Analysis Of Disney 's ' The Ballad Of Mulan '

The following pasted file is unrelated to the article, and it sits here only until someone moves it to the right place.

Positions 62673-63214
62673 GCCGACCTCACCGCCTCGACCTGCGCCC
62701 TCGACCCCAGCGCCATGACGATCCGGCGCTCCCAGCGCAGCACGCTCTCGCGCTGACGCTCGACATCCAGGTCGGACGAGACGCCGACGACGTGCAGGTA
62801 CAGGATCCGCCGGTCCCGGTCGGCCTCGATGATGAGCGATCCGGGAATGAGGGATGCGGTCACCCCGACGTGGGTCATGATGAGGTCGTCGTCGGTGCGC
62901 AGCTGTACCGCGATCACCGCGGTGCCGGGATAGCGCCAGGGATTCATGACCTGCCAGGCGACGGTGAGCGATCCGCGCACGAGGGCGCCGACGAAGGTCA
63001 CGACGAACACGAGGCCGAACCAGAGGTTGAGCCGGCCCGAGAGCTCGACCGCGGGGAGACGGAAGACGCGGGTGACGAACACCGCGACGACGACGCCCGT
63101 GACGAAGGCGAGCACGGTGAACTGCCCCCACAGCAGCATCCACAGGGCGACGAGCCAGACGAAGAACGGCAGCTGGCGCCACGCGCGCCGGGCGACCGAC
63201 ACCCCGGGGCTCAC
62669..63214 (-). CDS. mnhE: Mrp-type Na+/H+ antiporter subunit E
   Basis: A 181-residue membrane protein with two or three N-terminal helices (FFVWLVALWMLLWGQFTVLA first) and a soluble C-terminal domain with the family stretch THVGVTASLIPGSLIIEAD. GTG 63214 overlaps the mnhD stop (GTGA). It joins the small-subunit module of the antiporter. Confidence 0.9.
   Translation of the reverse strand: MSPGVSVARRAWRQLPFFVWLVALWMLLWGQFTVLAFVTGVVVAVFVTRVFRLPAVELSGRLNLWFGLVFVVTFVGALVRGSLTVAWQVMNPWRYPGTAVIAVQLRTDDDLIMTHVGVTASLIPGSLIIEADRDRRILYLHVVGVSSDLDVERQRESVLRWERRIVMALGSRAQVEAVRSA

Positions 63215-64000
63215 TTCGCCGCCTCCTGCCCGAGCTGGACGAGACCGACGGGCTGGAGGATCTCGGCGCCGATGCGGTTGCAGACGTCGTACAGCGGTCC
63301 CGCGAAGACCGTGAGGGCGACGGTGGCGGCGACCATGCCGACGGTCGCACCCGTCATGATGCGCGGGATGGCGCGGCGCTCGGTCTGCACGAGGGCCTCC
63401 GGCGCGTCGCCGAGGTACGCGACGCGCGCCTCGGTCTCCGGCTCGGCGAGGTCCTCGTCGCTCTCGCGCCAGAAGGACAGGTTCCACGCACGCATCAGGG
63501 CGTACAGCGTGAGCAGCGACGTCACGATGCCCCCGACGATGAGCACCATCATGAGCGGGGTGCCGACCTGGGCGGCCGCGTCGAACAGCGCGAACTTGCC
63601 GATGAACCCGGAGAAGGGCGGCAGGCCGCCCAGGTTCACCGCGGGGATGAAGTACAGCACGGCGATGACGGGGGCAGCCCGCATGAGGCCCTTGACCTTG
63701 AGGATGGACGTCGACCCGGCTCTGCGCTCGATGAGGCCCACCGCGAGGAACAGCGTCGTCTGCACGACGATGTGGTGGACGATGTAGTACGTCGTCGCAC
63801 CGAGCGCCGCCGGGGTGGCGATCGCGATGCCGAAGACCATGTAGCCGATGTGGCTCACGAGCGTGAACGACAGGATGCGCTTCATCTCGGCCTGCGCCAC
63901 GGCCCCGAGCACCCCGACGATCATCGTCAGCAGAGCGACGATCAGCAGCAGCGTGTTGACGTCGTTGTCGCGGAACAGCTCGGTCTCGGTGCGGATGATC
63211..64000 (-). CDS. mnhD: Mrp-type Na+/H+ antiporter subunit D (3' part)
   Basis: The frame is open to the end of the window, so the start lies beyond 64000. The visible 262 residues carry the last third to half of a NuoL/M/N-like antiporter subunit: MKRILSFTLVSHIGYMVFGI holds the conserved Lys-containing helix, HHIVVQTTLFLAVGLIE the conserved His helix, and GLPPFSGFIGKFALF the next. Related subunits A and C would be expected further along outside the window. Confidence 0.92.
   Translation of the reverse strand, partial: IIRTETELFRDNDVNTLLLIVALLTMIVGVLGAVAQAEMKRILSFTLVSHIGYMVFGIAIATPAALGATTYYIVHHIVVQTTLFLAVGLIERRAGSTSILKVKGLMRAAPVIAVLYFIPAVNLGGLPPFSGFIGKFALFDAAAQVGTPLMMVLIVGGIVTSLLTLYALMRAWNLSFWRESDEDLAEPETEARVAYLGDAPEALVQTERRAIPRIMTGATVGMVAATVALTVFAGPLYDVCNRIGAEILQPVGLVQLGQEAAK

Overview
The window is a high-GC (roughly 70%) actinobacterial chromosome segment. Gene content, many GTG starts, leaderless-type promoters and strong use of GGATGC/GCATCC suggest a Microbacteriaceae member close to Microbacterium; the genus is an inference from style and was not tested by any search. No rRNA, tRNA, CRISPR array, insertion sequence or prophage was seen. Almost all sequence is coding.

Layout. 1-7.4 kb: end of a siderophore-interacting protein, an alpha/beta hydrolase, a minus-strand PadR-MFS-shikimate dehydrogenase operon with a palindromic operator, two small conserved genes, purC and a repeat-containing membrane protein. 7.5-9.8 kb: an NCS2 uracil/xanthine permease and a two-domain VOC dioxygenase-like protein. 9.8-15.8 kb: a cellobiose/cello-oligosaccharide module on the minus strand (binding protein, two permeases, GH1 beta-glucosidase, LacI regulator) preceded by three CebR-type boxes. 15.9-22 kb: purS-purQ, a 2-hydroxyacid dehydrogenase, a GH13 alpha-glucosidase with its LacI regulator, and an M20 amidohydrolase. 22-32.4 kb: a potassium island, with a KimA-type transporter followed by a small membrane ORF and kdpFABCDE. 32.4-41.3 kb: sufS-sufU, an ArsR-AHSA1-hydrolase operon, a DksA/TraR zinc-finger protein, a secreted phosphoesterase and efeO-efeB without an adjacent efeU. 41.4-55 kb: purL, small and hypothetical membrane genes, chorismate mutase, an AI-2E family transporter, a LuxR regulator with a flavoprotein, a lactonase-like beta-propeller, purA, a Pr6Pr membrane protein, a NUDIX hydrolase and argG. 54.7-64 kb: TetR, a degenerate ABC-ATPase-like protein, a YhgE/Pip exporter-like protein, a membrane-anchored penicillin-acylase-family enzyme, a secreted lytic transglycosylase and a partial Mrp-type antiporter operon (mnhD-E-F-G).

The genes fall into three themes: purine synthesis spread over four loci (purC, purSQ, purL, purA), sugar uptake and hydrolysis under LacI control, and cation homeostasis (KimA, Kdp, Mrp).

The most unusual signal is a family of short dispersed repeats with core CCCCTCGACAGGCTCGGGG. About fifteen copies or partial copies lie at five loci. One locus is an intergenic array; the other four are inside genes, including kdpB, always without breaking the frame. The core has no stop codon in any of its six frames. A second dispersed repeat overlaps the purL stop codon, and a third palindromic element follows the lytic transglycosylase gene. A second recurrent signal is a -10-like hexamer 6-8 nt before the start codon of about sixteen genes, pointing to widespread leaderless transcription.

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Disney’s Individualistic 1998 Mulan Folktale Folktales are the wise grandfathers of literature capturing the beliefs, lessons, and, ideologies of the human experience. The American entertainment company Walt Disney is pretty clever for making folktales the pinnacle of their classic films. Disney’s 1998 film Mulan has successfully reached a global audience by remodeling the Chinese folktale poem The Ballad of Mulan with its universal theme of feminism. When comparing Disney 's western individualistic film version Mulan to the culturally collectivistic The Ballad of Mulan Mulan the brave heroine has a different attitude towards gender roles, motivation to join the military, and a different celebration upon her return home. The Ballad of Mulan is not just any folktale of Chinese culture it has political and historical significance. It’s canonized in Chinese literature and used by China’s government in primary schools to teach students new ideologies about female equality where they study, recite, and memorize the poem because in the previous feudal China era boys were favored over girls (Xu and Tian 203). The tale challenges China’s old gender roles through the heroine Mulan who honors her collectivistic duty to take her elderly fathers place in the military because he has no son’s and becomes a great warrior despite her gender. Consequently, other societies like Walt Disney has appreciated The Ballad of Mulan’s universal moral for feminism. According to Xu and

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